A new Tennessee law will allow trained school personnel to administer insulin. It’s just one of many new laws taking effect on Thursday. Tennessee is now one of more than 20 states and the District of Columbia that have passed laws adding insulin to medications that school staff may volunteer to be trained to administer, according to the American Diabetes Association. “It really just helps give an extra level of support to the children and their families by allowing trained personnel within the schools … to help out when there’s a need,” said Kristie Ryan, executive director of the American Diabetes Association in Tennessee. About 208,000 Americans under age 20 are estimated to have diagnosed diabetes, according to the association. In Tennessee and other states, tight budgets have thinned the ranks of school nurses.
Several new laws go into effect in Tennessee in 2015. The social media password protection law stops employers from requesting or requiring any of your personal passwords or sharing your list of contacts. It even restricts employers from looking at your personal Facebook or Twitter account, even over your shoulder. The state legislature and Gov. Bill Haslam will appoint a school textbook review team that will pick and choose which textbooks come to Tennessee schools. New legislation will give employers extra protection, a certificate of employment ability, which will make it harder to sue companies in negligent hiring lawsuits. The legislation is designed to give criminal re-offenders a true second chance. For parents on welfare, their child’s behavior at school and the parent’s benefits are now related.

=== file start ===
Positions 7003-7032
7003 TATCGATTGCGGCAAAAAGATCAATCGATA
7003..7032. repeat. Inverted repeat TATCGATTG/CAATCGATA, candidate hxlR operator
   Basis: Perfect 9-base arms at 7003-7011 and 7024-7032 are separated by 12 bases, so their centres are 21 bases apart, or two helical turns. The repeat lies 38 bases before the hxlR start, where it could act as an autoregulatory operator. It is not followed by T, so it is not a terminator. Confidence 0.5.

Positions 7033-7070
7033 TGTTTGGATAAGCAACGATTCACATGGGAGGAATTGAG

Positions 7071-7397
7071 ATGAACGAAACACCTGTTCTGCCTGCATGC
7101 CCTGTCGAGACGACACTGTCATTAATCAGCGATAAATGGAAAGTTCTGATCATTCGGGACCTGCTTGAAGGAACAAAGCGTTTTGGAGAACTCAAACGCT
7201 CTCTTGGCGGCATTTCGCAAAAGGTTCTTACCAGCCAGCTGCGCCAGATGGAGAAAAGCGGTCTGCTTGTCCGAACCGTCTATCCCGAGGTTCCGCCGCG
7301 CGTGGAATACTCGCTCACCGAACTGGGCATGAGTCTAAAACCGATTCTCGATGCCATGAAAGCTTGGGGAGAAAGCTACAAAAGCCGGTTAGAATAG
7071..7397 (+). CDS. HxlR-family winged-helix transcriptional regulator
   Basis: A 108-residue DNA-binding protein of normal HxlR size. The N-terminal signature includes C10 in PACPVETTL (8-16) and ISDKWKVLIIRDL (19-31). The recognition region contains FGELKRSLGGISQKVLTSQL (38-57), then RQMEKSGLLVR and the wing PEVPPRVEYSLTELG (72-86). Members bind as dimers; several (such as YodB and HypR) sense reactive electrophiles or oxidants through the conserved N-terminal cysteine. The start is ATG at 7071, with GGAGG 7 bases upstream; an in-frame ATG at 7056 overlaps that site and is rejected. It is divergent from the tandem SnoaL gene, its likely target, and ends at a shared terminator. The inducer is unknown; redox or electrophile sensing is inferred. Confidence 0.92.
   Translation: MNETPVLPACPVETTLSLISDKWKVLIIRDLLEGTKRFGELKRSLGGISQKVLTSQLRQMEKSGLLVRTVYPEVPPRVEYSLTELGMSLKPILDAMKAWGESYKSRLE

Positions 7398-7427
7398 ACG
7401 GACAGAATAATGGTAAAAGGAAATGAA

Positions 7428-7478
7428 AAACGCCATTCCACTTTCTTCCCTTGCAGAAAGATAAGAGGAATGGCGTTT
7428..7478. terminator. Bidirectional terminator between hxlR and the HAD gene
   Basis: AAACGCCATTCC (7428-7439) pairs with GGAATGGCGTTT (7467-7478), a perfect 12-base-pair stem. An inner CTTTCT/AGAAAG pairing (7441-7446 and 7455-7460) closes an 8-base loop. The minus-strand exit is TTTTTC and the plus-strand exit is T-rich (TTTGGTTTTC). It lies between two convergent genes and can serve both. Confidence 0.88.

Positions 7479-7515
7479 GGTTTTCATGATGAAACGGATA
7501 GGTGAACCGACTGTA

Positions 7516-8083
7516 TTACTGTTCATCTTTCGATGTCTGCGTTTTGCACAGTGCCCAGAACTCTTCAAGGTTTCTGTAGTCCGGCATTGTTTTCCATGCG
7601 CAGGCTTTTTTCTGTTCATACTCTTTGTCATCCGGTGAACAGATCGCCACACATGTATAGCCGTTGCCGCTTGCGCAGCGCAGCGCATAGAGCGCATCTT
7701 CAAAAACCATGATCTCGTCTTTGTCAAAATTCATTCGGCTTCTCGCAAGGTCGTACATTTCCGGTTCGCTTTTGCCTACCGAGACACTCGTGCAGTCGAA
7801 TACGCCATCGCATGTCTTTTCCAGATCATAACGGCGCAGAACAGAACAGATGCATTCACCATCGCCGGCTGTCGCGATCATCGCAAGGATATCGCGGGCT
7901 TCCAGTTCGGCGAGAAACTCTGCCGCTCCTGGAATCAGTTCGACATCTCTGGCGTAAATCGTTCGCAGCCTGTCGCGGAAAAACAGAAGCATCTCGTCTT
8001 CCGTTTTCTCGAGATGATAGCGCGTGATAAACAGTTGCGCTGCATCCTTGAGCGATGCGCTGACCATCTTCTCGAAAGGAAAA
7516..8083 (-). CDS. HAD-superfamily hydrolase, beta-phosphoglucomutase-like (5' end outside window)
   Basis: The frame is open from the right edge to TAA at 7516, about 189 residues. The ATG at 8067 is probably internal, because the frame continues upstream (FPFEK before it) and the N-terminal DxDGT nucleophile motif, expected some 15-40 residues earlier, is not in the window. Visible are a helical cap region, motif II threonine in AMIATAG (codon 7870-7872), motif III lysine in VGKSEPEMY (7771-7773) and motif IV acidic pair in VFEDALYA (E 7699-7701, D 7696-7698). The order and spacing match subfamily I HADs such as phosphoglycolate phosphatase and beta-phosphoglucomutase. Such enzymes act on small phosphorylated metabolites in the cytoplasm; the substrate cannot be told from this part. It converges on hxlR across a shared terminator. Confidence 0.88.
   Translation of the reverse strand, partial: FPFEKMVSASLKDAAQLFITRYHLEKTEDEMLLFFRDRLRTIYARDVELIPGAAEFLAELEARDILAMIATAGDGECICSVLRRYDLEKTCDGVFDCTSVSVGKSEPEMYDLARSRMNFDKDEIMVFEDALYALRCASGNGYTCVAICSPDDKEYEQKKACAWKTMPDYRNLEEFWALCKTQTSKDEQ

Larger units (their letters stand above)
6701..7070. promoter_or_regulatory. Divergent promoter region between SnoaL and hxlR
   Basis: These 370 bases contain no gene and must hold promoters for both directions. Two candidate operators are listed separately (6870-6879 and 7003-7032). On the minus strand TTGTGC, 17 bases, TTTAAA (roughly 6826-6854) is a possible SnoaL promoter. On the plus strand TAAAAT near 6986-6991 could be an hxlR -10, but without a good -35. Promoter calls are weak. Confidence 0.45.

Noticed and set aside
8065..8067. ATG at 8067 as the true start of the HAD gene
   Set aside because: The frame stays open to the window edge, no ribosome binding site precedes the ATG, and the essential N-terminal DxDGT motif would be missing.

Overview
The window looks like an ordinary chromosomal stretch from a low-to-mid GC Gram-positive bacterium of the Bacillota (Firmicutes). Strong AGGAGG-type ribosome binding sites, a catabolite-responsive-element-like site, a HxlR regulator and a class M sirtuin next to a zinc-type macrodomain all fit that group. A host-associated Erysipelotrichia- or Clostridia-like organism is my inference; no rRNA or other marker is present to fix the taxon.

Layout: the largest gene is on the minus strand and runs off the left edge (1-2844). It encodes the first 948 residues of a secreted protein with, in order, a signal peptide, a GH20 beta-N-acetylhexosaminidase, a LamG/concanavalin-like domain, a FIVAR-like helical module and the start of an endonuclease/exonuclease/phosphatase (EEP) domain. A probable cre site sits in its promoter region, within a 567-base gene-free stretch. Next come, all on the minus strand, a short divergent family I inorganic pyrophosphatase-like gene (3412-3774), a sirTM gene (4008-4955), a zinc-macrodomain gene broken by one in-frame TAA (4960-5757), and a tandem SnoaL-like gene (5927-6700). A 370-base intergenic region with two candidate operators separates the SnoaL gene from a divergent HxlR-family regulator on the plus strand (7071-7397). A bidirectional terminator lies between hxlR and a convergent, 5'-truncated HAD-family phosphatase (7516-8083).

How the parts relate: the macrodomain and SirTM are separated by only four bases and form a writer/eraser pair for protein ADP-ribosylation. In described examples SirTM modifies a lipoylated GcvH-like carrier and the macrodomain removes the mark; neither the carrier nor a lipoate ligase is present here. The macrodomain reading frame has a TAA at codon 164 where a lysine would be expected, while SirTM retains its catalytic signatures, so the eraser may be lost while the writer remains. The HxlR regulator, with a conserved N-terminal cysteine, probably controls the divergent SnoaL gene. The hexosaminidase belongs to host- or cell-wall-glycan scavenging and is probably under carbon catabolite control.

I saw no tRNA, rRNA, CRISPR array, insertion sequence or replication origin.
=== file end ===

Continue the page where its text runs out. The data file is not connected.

The Tennessee Republican Party spent more money helping elect candidates in Colorado and North Carolina than the Tennessee Democratic Party spent to elect its own candidates in the days leading up to the Nov. 4 election. The state GOP sent $108,664 to the Colorado Republican Party on Oct. 17 and $22,000 to North Carolina’s GOP party on Oct. 30. Those donations come after Tennessee’s Republicans sent $100,000 to the Georgia GOP in July, according to federalelection filings. In comparison Tennessee Democrats spent about $104,000 in the days leading up to and immediately after the general election, according to filings. The GOP also spent about $2,000 on a staffer to help Bill Cassidy crush incumbent Democratic Sen. Mary Landrieu in Louisiana’s run-off election in December.
Internet websites like Airbnb are making it easy and lucrative for homeowners to rent out their properties to vacationers for a few nights at a time. But that has left cities across the state struggling with how to regulate these rentals, which are not contemplated in most zoning laws. Do homeowners need some type of permit for these short-term rentals, which are often in single-family residential neighborhoods? What taxes are they required to pay? Do they need to install sprinklers in their homes? The Nashville Ledger reports (http://bit.ly/1tFHbEF ) cities don’t have much guidance. But a 2009 decision by the Tennessee Court of Appeals that upheld the rights of homeowners has left some administrators feeling hamstrung.